The visiting professorship, which the university is planning to announce formally as part of commencement exercises on Thursday, was made possible by a gift of $1.5 million from the Harvard Gay and Lesbian Caucus. With the gift, Harvard said it would regularly invite “eminent scholars studying issues related to sexuality or sexual minorities” to teach on campus for one semester, according to a draft of a university press release.
The chair is being named for F.O. Matthiessen, a Harvard scholar and literary critic who “stands out as an unusual example of a gay man who lived his sexuality as an ‘open secret’ in the mid-20th century,” according to the release.
Professor Matthiessen, the release added, “leapt to his death from the window of a Boston hotel room” in 1950, despondent, at least in part, over the death several years earlier of his partner, the artist Russell Cheney.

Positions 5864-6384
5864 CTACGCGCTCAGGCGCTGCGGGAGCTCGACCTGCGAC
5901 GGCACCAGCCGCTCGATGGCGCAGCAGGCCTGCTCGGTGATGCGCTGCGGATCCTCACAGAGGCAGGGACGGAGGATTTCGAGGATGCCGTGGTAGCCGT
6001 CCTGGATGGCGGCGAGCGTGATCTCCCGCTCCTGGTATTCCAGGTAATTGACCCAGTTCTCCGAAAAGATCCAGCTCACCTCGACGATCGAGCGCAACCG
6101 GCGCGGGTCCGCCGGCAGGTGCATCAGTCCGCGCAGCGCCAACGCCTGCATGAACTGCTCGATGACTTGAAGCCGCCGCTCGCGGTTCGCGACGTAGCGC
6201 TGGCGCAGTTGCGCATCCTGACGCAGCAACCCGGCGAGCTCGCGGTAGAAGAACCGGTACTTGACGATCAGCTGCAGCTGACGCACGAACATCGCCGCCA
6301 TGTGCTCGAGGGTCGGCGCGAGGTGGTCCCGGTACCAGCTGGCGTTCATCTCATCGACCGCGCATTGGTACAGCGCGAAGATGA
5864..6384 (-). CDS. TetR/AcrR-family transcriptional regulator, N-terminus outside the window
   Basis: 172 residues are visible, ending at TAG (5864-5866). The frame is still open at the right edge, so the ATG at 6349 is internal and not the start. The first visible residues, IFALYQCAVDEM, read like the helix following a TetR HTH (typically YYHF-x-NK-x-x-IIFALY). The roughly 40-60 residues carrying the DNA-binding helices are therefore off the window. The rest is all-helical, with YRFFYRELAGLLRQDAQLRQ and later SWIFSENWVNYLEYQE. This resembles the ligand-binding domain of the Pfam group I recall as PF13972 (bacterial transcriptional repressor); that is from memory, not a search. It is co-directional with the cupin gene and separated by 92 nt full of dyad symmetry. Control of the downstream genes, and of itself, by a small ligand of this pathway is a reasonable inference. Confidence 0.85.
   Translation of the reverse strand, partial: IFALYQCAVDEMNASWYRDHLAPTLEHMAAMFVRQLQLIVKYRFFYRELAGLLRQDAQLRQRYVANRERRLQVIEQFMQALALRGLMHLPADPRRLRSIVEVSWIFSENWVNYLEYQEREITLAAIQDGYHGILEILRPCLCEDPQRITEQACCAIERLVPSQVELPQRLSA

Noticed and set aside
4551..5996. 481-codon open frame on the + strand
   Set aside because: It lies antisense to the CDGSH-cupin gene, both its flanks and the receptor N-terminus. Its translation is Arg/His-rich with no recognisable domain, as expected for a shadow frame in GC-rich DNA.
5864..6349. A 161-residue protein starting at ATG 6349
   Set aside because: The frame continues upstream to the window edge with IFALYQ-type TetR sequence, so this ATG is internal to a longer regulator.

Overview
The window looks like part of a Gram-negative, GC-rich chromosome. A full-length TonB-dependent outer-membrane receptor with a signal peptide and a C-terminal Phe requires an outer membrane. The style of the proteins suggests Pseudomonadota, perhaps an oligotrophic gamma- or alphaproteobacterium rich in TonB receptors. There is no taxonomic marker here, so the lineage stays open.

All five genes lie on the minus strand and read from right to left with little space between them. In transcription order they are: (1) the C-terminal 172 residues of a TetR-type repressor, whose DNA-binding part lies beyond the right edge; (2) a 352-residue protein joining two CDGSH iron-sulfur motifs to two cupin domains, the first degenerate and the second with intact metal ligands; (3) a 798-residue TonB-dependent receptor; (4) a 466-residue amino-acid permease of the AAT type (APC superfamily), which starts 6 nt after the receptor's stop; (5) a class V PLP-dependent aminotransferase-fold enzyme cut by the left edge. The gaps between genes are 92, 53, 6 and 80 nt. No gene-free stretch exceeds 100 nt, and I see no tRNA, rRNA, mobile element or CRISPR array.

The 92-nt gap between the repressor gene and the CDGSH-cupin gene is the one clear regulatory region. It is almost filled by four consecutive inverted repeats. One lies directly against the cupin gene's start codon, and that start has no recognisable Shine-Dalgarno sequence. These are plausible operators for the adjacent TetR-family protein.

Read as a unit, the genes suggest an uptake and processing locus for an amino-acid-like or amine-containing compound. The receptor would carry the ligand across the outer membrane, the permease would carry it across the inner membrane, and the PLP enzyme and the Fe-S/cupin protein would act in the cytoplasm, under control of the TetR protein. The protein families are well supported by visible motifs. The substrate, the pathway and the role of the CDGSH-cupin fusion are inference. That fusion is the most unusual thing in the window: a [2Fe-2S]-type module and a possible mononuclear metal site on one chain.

While lesbian, gay, bisexual and transgender studies represents a relatively new field of study at American universities, Harvard’s would not be the first such endeavor. The first university program in gay and lesbian studies was established at the City University of New York in 1986, according to Harvard’s research.In the late 1990s, Yale rejected the offer of an endowed chair in gay studies from Larry Kramer, the writer and AIDS activist. Yale later accepted $1 million from Mr. Kramer’s brother, Arthur Kramer, a money manager, to help finance what had become a growing gay and lesbian studies program.
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